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  11. After wanting to murder a babylock Audrey I had for a few years because the stitching sucked and it refused to make decent buttonholes then stopped making all but the standard one (their sergers are the best but sewing machines not so much unless you drop major $$$) I went to my local Pfaff store to look at the IDT system because I was so sick of mismatched seams. I was really torn between the top end mechanical and the ambitions before I settled on the new passport. I must admit I was sold on it because of the price point and the way it looked but man I love it. I could never live without the IDT again, it makes beautiful button holes and stitches like a dream! I also really like the appliqué stitch that I've used a shocking amount of times.The machine has a fair amount of negative reviews but I love it. That being said I stand by babylock sergers as the best (love my eclipse) and I wish I had stuck to that thought before I bought my Janome Coverstitch machine as I'm now counting change to budget for when I'll sell the janome and buy the babylock coverstitch to replace it. FYI I also have a vintage singer 401 which is vintage perfection and is my go to buttonhole machine for coat buttonholes when I'm not in the mood to make bound buttonholes but for some strange reason refuses to sew knits. I can take the whole machine apart (including motor) and put her back together all by myself :)

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    1. i felt like the lower ends of other lines i tried were not so great, so that's wonderful to hear about your trials!

      a few friends have babylock sergers, and yeah, they are pretty amazing. maybe you can sell your janome and get closer to your goal???

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    2. Hi! Just wanted to pop in to say that I've sewn many knits on my singer 401 and not had a problem. I set it on a very narrow zigzag (less than 2) and a short stitch length (usually around 12). I mostly use universal needles, but have used ballpoints, microtex, even quilting depending on the fabric. I have heard that stretch needles don't do well in 401s, I've not tried them myself.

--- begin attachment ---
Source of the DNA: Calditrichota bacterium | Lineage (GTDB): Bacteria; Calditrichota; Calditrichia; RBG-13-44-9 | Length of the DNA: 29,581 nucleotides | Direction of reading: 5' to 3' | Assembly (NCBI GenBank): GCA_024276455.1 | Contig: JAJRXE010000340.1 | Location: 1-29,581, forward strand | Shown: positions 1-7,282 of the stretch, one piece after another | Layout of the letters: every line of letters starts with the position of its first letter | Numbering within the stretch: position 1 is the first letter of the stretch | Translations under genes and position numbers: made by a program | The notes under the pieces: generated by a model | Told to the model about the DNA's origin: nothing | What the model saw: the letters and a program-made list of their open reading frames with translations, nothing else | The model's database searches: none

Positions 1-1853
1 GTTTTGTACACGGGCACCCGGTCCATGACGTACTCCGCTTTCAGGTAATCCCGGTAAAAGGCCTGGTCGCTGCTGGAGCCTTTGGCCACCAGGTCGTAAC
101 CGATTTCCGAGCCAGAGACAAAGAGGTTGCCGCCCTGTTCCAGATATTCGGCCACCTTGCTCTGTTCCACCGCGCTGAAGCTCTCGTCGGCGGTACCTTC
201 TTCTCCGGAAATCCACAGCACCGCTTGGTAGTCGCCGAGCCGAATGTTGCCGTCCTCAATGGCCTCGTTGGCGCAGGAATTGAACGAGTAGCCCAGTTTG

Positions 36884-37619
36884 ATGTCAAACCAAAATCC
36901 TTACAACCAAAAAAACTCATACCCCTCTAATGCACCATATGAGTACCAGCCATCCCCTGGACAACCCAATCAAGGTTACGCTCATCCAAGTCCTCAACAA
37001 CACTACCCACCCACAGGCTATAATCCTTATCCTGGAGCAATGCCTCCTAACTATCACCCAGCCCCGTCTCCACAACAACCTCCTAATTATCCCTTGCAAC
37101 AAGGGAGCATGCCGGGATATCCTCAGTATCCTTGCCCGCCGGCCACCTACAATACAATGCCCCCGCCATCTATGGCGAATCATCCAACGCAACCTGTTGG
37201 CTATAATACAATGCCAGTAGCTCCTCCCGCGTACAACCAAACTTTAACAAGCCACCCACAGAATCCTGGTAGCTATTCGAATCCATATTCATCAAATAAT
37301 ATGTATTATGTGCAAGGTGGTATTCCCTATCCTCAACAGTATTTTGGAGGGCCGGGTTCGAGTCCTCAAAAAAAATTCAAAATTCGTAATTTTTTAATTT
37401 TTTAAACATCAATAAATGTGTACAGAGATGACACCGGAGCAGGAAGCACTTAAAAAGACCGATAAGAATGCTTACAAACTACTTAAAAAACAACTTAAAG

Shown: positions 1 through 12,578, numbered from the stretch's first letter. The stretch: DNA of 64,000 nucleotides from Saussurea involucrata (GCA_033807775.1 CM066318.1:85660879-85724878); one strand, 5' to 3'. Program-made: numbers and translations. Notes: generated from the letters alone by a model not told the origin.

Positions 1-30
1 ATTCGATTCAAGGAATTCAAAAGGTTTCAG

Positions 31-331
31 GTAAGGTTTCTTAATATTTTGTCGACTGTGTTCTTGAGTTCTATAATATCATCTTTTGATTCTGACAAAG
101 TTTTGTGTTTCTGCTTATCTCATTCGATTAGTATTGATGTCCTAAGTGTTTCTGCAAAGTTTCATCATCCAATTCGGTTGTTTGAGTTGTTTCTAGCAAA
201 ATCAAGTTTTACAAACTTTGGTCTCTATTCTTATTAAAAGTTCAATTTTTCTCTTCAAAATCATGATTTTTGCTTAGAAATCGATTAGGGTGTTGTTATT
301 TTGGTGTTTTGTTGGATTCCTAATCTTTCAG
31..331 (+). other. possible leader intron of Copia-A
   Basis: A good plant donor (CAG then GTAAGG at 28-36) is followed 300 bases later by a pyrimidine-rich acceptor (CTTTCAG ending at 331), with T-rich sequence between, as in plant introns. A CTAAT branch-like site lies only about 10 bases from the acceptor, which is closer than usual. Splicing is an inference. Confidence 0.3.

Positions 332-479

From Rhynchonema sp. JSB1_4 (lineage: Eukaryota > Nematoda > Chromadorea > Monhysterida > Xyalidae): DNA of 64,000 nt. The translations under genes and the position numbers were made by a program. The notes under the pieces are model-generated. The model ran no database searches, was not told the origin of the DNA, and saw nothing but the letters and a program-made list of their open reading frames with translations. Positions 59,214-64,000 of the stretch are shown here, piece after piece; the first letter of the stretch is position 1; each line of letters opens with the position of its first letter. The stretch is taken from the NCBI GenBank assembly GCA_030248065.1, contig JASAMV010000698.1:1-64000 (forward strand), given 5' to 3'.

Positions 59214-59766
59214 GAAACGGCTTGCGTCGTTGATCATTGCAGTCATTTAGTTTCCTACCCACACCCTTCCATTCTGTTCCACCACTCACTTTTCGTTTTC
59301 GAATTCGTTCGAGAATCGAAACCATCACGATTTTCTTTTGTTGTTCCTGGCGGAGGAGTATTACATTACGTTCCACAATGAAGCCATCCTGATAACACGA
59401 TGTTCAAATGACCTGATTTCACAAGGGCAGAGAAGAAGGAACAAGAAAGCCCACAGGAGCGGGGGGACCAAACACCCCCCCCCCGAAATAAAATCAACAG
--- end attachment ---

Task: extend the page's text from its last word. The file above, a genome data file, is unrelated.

Oona, I have friends here who are Pfaff fangirls -- they love their machines!

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    3. i wonder what it is about stretch needles, that they don't play well with 401s? i notice my pfaff likes jersey schmetz better, now that you mention it!

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  12. I have my mom's Pfaff Creative 1371, it was the machine I learned to sew on. I always thought that IDT was standard on all machines. When I started sewing with friends, I wondered why their walking feet looked so strange.

    I tried a cheap Brother that was highly rated on Amazon (Brother CS600i) and it didn't last me two months! I tried the Berninas at the dealer, and I was *meh*, especially for the price. After looking at the Janome Skyline, Babylock Elizabeth, and Juki F600, I decided on the Juki F600. It has the heft that I loved on my Pfaff, tons of feet, and a lot of the new features that I'm learning to love -- auto thread cutting, auto back tacking, etc. The stitch quality is quite nice too.

    My Pfaff will still be my portable machine and I love the button stitch (the one that sews on buttons, not the button holes) on it. Overall, I'm happy to have the Juki and Pfaff!